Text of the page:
This season, you'll see small digital cameras not only in sober black and silver but also in hues such as wasabi green and sunset orange.
In a recent study, Consumer Reports found that even modestly priced models are offering more and more features, such as image stabilization, which can compensate for camera shake and minimize blurring and face detection, which aids in portrait shots. The touch-screen technology found on the iPhone and other smart phones is showing up on more digital cameras' LCD screens, and those screens are getting bigger.
Prices have dropped, too, especially for compacts and SLRs. In recent ratings, CR rated two compacts priced at or near $200 among its Best Buys. And you now can find respectable compacts with familiar brand names for less than $200.
According to CR, the best budget choices overall are the Canon PowerShot A550, with 7 megapixels, at $150 and the Canon PowerShot A460, with 5 megapixels, at $130. Several models proved competent though slower than most, including the Kodak EasyShare C653 (6 megapixels) at $140, the Nikon Coolpix L10 (5 megapixels) at $120, the Pentax Optio M30 (7 megapixels) at $190 and the Olympus FE-210 (7 megapixels) at $140.
The Polaroid T737 (7 megapixels), at $180, proved too slow for action-packed scenes. It has the biggest LCD of the group, at 3 inches, but its image quality is fair to middling. Next-shot delay is a full five seconds, longer than any rated model. Shutter lag also is on the slow side, at 1 1/2 seconds.
How to choose
Here's what you need to know to choose the camera that's right for you:
¢ Don't buy too big or too small. Almost all the cameras that CR rated took decent pictures. Your choice will depend a lot on whether you favor small size or extra photographic power and flexibility. Compact cameras, too big for a pocket but small enough to fit easily in a bag, remain the best choice for most people, especially if your budget is tight.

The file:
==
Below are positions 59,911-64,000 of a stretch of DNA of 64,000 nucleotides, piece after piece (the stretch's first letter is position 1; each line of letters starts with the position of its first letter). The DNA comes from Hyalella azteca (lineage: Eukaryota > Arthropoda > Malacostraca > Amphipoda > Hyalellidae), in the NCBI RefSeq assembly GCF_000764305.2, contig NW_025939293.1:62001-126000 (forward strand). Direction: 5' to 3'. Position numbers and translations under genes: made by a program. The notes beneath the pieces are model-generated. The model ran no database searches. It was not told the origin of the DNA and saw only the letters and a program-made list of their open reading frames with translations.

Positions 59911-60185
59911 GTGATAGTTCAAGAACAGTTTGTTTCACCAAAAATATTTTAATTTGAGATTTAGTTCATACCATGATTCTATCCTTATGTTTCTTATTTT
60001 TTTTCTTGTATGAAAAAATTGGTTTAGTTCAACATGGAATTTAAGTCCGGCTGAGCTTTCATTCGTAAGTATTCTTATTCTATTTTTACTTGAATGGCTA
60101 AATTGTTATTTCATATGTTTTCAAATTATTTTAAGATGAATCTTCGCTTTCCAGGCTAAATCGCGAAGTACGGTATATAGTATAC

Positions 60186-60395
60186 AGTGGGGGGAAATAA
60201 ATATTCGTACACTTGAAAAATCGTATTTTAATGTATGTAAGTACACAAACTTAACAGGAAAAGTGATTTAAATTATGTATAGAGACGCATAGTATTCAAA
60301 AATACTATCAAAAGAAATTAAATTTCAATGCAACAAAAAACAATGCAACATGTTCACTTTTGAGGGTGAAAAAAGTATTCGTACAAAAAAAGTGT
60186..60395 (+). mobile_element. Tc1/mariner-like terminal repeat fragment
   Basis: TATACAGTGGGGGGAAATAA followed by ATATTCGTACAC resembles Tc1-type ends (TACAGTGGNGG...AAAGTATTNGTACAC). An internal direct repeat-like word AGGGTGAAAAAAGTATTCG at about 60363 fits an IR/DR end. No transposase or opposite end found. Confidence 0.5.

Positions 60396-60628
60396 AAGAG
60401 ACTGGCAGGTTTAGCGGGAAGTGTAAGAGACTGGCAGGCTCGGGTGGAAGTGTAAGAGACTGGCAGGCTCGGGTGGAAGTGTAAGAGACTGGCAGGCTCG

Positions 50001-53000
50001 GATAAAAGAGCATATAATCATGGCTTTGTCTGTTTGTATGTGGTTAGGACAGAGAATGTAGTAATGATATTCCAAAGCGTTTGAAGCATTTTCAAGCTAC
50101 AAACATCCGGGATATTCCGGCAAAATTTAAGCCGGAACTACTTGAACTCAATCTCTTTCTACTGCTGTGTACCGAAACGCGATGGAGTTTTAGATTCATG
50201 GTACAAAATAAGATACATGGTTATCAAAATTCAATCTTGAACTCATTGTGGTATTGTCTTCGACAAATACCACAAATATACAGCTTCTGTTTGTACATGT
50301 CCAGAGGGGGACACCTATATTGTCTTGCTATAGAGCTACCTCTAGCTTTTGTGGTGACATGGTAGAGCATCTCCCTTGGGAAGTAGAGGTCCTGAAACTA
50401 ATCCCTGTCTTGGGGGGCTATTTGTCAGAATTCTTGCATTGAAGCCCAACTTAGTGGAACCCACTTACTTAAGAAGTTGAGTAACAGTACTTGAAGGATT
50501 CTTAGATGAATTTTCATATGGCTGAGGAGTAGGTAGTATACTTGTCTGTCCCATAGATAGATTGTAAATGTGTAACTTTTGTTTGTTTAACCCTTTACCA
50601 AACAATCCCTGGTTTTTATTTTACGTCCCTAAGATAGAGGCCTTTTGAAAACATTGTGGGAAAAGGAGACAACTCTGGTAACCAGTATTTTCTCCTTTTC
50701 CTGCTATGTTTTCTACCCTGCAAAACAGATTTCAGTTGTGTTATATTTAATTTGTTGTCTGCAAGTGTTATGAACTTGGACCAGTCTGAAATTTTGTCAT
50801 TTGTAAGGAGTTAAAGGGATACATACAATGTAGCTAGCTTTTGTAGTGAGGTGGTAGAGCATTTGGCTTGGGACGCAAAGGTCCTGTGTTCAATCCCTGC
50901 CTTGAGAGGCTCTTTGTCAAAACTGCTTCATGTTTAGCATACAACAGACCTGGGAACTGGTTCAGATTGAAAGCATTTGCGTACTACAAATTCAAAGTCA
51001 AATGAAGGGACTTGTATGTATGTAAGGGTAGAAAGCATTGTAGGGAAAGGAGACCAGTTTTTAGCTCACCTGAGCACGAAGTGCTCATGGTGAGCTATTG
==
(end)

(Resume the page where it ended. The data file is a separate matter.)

¢ Don't overspend on the specs. While some 5-megapixel models might linger in stores, most new cameras now offer at least 6 or 7 megapixels. A growing number of point-and-shoots, or cameras with built-in lenses, offer 10 and 12. Six megapixels provide all the resolution most people need. If you often crop or dramatically enlarge your images, get at least 7 megapixels.
¢ Weigh zoom trade-offs. Another feature to consider carefully is an optical zoom range that's greater than the 3x found on most cameras. (A zoom lens' range is the ratio of its highest telephoto focal length to its lower wise-angle length. For example, a zoom lens that's considered equivalent to a film camera's 35mm to 105mm lens has a range of 3x.) Greater zoom means greater weight and bulk, though a few pricey compacts manage to squeeze 10x into a package just a few ounces heavier than many basic compacts and slightly larger than many subcompacts.
¢ Forgo the extended warranty. CR has found digital cameras to be among the most reliable products in its subscriber surveys. About 5 percent of those purchased between 2004 and 2007 have ever been repaired or had a serious problem. Yet in its latest electronics buying survey, CR found that more than 70 percent of digital-camera buyers were pitched an extended warranty in stores.